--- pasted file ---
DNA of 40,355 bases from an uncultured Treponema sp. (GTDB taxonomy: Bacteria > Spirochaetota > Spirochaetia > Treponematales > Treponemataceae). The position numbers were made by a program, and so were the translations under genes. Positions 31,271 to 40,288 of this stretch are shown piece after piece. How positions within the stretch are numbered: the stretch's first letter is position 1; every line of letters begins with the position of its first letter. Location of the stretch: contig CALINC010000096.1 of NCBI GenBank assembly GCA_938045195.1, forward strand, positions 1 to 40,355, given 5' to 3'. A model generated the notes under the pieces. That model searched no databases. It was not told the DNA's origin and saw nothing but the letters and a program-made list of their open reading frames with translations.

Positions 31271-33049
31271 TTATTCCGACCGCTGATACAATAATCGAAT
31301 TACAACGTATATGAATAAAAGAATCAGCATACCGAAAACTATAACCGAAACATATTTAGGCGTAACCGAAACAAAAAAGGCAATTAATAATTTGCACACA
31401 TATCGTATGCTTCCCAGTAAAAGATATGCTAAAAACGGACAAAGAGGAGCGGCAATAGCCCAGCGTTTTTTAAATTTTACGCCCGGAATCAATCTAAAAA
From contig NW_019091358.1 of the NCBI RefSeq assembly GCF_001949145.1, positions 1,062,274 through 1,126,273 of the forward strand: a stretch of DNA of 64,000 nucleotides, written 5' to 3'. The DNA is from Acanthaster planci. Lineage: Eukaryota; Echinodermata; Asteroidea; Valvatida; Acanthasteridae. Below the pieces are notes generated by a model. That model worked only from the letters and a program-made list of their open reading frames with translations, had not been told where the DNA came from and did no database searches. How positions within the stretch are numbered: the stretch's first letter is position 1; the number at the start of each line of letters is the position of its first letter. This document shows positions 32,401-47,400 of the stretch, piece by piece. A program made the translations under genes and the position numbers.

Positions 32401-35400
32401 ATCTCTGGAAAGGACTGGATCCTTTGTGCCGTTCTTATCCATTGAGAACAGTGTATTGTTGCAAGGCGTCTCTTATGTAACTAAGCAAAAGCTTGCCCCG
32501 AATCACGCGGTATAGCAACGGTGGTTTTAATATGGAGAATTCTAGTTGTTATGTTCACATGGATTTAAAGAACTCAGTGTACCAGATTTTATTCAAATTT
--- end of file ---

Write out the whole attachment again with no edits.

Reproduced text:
DNA of 40,355 bases from an uncultured Treponema sp. (GTDB taxonomy: Bacteria > Spirochaetota > Spirochaetia > Treponematales > Treponemataceae). The position numbers were made by a program, and so were the translations under genes. Positions 31,271 to 40,288 of this stretch are shown piece after piece. How positions within the stretch are numbered: the stretch's first letter is position 1; every line of letters begins with the position of its first letter. Location of the stretch: contig CALINC010000096.1 of NCBI GenBank assembly GCA_938045195.1, forward strand, positions 1 to 40,355, given 5' to 3'. A model generated the notes under the pieces. That model searched no databases. It was not told the DNA's origin and saw nothing but the letters and a program-made list of their open reading frames with translations.

Positions 31271-33049
31271 TTATTCCGACCGCTGATACAATAATCGAAT
31301 TACAACGTATATGAATAAAAGAATCAGCATACCGAAAACTATAACCGAAACATATTTAGGCGTAACCGAAACAAAAAAGGCAATTAATAATTTGCACACA
31401 TATCGTATGCTTCCCAGTAAAAGATATGCTAAAAACGGACAAAGAGGAGCGGCAATAGCCCAGCGTTTTTTAAATTTTACGCCCGGAATCAATCTAAAAA
From contig NW_019091358.1 of the NCBI RefSeq assembly GCF_001949145.1, positions 1,062,274 through 1,126,273 of the forward strand: a stretch of DNA of 64,000 nucleotides, written 5' to 3'. The DNA is from Acanthaster planci. Lineage: Eukaryota; Echinodermata; Asteroidea; Valvatida; Acanthasteridae. Below the pieces are notes generated by a model. That model worked only from the letters and a program-made list of their open reading frames with translations, had not been told where the DNA came from and did no database searches. How positions within the stretch are numbered: the stretch's first letter is position 1; the number at the start of each line of letters is the position of its first letter. This document shows positions 32,401-47,400 of the stretch, piece by piece. A program made the translations under genes and the position numbers.

Positions 32401-35400
32401 ATCTCTGGAAAGGACTGGATCCTTTGTGCCGTTCTTATCCATTGAGAACAGTGTATTGTTGCAAGGCGTCTCTTATGTAACTAAGCAAAAGCTTGCCCCG
32501 AATCACGCGGTATAGCAACGGTGGTTTTAATATGGAGAATTCTAGTTGTTATGTTCACATGGATTTAAAGAACTCAGTGTACCAGATTTTATTCAAATTT